"charles Parker" Claw And Glass Ball Foot Piano Stool Meriden,ct. Nicest On Ebay For Sale
Selling " Charles Parker " Claw and Ball Organ Stool! "Nicest on "! 19.5"H X 14.5"W Freshly hand refinshed. No Breaks /repairs.
Please note pics. and ask questions, Use or display. These also make a great Plant Stand!Please watch my other sales as I add Primitive & Antiques Daily.Parker History Parker History:
Charles Parker was born on January 9, 1809, in Cheshire, Connecticut. In 1827, at the age of 18, Charles started making pewter buttons for Anson Matthews in Southington, Connecticut. His wages for the month were six dollars, plus his board. After a year with Mr. Matthews, he worked for Harry and Horace Smith, who also manufactured buttons. In August, 1828, Charles accepted a position with Patrick Lewis of Meriden, Conn., a manufacturer of coffee mills. In 1829, Charles started his own business. He then contracted with Patrick Lewis (his former employer) and Elias Holt to make coffee mills, entering into an agreement to manufacture a certain number of units per month. In 1831 he took in Jared Lewis as a partner in the same venture. In January 1832, he sold his interest in the firm to Jared Lewis, bought some land in Meriden, erected a shop, and went into the manufacture of coffee mills and waffle irons. Lewis & Holt failed in 1833, leaving their market share of mills up for grabs, and Charles seized the opportunity. Toward the end of 1833, Charles formed Parker & White, with his younger brother Edmund, and Herman White. After the financial panic of 1837, the business suffered and was dissolved in 1843. In 1844, on his own again, Charles expanded his facility and added a Corliss eighty horse-power steam engine, adopting the name "Union Works." During the next few decades, there were a lot of changes. Charles' older brother, John, became associated with Charles and Edmund in 1843 producing brass and iron foundry products under the name C.& E. Parker Company. In 1860, the name became J.& E. Parker. By 1845 Charles Parker was operating plants in two different locations in Meriden. He added a third location in 1848 in Yalesville, in partnership with Gary I. Mix, to manufacture flatware. In 1851 a fourth location in East Meriden was added, called Parker & Perkins, with Russell Perkins as a minority partner. Around 1845, Parker acquired Oliver Snow & Co., which, in 1850, became the Meriden Machine Company. Ultimately in 1877, with his health failing, Charles Parker consolidated all his operations under a joint stock company named The Charles Parker Company. Mr. Parker was the president; his son Charles E. Parker, vice-president; his son Dexter Wright Parker, treasurer; and his son-in-law, William H. Lyon, secretary. The Parker operations were generally a "family affair." Their many divisions produced a wide array of products over the years. Parker is probably best known for their firearms, namely the Parker Brother's Shotguns, which were, and are still famous worldwide. Parker divisions also produced hinges, locks, and door hardware; scales, spectacles, match safes, waffle irons, coffee mills, vices, flatware, lamps and chandeliers, furniture, clocks, curtains and more. Many Parker family members were employed by, or managed the firm over the years. The Parkers were related by marriage to the Bradleys of The Bradley & Hubbard Manufacturing Company, whose assets they would ultimately acquire in 1940.The Charles Parker Company was assigned at least thirty-nine lighting-related patents between June 12, 1860 and July 6, 1897. In the lighting arena, noteworthy inventors include Dexter Wright Parker, Charles Parker's youngest son, with twenty-two patents, fourteen patents granted for lamps individually, and eight patents granted jointly, mostly in conjunction with Lewis F. Griswold. Griswold's name appears on at least twenty-four patents. Dexter Wright Parker would eventually become president of the Charles Parker Company when his father passed away on January 31, 1902. In 1931, Parker stopped producing it's line of lamps. However, on June 13, 1940, Parker acquired The Bradley & Hubbard Manufacturing Company, including all the land, buildings and machinery. Parker moved much of it's operation to Bradley & Hubbard's four-story complex on Hanover Street. Parker not only needed the additional space, but also the more modern equipment that Bradley & Hubbard was utilizing. Parker continued to operate their acquisition as the Bradley & Hubbard Division. The B&H Division continued to produce the RAYO lamp for Standard Oil Company, possibly into the late 1940's and early 1950's. In 1957 The Charles Parker Company was acquired by the Union Manufacturing Company of New Britain, CT., with the last remnant of the Parker operations ending around 1987.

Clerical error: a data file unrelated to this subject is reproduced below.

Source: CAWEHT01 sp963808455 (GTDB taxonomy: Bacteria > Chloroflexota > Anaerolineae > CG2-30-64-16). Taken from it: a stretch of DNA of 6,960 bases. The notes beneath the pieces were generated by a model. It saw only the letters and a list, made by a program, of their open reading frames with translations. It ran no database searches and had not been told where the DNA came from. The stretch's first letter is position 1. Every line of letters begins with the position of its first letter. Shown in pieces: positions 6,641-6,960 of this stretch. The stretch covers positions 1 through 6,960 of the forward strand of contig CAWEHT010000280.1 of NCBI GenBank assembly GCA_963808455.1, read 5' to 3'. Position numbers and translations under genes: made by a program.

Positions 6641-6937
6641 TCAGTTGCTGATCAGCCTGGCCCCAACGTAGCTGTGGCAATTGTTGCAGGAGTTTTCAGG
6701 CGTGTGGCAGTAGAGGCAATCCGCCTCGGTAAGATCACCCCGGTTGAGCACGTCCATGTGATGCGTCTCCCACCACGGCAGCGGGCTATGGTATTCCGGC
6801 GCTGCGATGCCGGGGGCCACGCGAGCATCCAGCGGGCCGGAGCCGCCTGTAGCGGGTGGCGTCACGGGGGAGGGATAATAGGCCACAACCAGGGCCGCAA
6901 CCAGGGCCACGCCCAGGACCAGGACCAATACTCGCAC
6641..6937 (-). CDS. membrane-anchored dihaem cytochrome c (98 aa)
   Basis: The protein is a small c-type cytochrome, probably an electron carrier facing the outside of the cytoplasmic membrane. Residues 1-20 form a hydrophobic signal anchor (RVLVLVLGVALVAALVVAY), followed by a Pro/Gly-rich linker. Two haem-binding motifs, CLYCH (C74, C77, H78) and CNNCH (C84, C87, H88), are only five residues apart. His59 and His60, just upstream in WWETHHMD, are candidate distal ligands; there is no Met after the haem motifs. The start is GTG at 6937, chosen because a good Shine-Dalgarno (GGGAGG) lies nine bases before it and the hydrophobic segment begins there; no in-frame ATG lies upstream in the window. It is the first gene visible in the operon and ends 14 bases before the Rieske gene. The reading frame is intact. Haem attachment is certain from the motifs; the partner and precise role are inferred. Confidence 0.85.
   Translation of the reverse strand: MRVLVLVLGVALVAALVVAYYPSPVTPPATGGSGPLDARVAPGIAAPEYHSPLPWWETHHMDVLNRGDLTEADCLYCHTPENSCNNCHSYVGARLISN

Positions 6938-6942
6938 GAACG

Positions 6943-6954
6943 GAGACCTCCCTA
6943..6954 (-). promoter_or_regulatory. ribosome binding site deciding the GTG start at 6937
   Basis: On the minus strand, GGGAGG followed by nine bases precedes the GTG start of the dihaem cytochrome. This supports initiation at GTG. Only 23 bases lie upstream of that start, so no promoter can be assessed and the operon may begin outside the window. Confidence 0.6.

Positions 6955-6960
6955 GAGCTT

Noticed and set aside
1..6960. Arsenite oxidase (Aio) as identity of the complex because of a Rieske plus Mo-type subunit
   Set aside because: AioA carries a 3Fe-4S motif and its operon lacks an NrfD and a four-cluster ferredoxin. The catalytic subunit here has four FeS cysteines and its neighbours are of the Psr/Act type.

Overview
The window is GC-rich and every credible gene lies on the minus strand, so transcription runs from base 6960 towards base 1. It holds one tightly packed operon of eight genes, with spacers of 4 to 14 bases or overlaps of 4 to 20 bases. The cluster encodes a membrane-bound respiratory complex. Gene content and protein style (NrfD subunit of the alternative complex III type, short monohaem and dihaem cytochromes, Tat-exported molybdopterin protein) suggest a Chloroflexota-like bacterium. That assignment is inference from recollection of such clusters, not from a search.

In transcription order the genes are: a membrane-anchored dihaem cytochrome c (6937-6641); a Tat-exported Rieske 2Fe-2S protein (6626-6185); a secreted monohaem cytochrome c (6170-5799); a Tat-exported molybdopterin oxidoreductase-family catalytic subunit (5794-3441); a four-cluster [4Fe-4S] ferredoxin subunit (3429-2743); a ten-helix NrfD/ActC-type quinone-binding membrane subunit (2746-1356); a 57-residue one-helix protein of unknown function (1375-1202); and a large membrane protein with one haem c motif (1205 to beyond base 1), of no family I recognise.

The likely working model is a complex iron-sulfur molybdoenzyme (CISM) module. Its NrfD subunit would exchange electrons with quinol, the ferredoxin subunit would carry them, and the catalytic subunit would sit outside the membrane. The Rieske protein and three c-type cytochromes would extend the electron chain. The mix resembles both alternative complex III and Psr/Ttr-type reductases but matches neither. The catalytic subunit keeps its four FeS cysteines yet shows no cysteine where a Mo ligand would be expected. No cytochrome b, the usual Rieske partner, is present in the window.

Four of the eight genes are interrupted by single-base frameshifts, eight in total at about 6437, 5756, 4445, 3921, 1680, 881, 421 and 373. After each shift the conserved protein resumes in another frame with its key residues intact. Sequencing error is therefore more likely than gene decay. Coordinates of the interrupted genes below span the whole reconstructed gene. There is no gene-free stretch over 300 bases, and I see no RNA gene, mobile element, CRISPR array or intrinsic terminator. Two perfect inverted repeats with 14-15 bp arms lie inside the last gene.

surcharge for Alaska, Hawaii, and Puerto Rico shipping.
This item has been shown 31 times.
"charles Parker" Claw And Glass Ball Foot Piano Stool Meriden,ct. Nicest On Ebay: $200